I propose that having separate restrooms for men and women is equivalent to segregation. As long as men aren't allowed into women's restrooms and vice versa (and they aren't, really, even if there is no specific law saying so, because many places prosecute on a sexual harassment basis), I consider this an infringement upon basic rights and discrimination by gender.
I'd like to quote the decision of the Supreme Court in the Brown v. Board of Education case.
"We conclude that, in the field of public education, the doctrine of "separate but equal" has no place. Separate educational facilities are inherently unequal. Therefore, we hold that the plaintiffs and others similarly situated for whom the actions have been brought are, by reason of the segregation complained of, deprived of the equal protection of the laws guaranteed by the Fourteenth Amendment."Did you catch that? I'll paraphrase: "Separate but equal is unconstitutional because separate means inherently unequal." I know they were talking about educational facilities, but the same principle was then applied to buses, and train cars, and all other manner of public facilities. I've yet to understand what makes restrooms different.
Oh, I know there are some arguments, of course. There is the, "I don't wanna see the other gender naked every time I walk into a restroom" argument, but I don't see guys naked every time I walk into a men's restroom, so I think that point is moot. If it doesn't apply now, it certainly wouldn't apply then. There's also the, "It would make sex in restrooms way too easy" argument, but, the way I see it, we're making it unfairly easy at present for gay couples. Now, I've met people who want to discriminate against gay couples before (which I am most definitely and completely against, by the way, and not afraid to say it), but never anyone who wanted to discriminate against STRAIGHT couples.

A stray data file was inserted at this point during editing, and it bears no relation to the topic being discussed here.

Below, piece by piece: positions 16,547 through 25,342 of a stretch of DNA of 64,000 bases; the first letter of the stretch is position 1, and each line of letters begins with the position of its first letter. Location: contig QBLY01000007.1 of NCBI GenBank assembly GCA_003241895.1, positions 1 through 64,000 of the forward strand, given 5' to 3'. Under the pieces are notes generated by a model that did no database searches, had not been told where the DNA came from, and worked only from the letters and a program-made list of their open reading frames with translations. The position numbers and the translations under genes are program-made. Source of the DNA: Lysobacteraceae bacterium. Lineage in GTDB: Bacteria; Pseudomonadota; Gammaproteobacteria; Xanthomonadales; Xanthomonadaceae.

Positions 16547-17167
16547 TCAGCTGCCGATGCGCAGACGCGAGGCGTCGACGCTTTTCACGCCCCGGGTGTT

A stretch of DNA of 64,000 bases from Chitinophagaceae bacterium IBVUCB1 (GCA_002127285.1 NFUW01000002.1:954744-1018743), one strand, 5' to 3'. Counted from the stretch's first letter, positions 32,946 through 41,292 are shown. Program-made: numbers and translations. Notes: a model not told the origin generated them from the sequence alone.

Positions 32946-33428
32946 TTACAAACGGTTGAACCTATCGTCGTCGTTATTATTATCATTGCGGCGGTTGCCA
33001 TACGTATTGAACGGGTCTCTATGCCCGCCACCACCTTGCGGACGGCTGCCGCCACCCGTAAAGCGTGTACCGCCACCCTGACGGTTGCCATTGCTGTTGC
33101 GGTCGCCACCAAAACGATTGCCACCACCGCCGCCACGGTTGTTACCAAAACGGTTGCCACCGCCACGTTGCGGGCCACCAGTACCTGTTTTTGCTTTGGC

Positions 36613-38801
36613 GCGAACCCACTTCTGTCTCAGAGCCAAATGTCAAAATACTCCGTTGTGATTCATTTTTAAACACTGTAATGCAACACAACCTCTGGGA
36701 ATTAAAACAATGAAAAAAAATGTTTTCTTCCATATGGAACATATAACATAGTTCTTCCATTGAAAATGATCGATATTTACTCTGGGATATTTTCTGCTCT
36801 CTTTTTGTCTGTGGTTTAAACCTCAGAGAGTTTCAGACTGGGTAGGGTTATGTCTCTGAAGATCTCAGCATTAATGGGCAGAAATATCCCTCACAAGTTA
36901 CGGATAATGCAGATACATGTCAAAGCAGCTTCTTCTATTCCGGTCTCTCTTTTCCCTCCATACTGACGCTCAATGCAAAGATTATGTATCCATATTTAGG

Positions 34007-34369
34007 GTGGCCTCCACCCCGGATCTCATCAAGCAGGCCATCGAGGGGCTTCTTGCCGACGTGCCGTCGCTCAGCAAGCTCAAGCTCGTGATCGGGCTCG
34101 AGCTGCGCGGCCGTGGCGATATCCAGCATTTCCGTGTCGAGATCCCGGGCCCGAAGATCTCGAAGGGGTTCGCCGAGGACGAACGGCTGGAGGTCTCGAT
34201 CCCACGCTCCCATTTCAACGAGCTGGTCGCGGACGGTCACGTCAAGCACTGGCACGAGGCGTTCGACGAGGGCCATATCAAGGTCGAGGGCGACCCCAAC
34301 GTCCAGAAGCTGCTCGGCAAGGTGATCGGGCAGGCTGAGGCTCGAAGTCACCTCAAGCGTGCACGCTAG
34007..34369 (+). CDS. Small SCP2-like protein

My friend said she didn't want to have to explain to her young kids, when she had them, the differences between men and women before the kids were ready. I may choose to address this in more detail in a later essay, but I think explaining these differences casually in a non-sexual way when children are young can obviate more problems than it creates. I personally am of the conviction that a sheltered existence causes more problems in the long run than the few it postpones are worth.
And think of the BENEFITS! Not having to walk all the way down a hall (or even just around a corner, when you're in hurry) to find the next men's restroom, being able to optimize usage of floor space in a building (imagine how many restrooms are in a large mall, and what having half, or even a quarter, of that space available to stores would mean for business), NOT DOING SOMETHING UNCONSTITUTIONAL. This isn't just an archaic and esoteric conversation, though it may be arbitrary; there are some obvious practical applications. "Because it's awkward," is not a valid reason to violate the Constitution.
If people are unwilling to consider this, I would at least like them to accept that they are not as committed to equality and "the American Dream" as they might have me believe. I find that pursuing the ideals listed in the Constitution or ingrained in the subconscious of the American people often requires thoughts previously considered blasphemous. If we don't take the ideals to the extreme that they should reach, then I think a constitutional amendment is in order, stating that we do not discriminate by sex EXCEPT in the case of public restrooms, because OBVIOUSLY that is a worthy place to draw the line on the principle of liberty. (That was sarcasm. It doesn't translate well in writing.)
|The symbols of oppression.|
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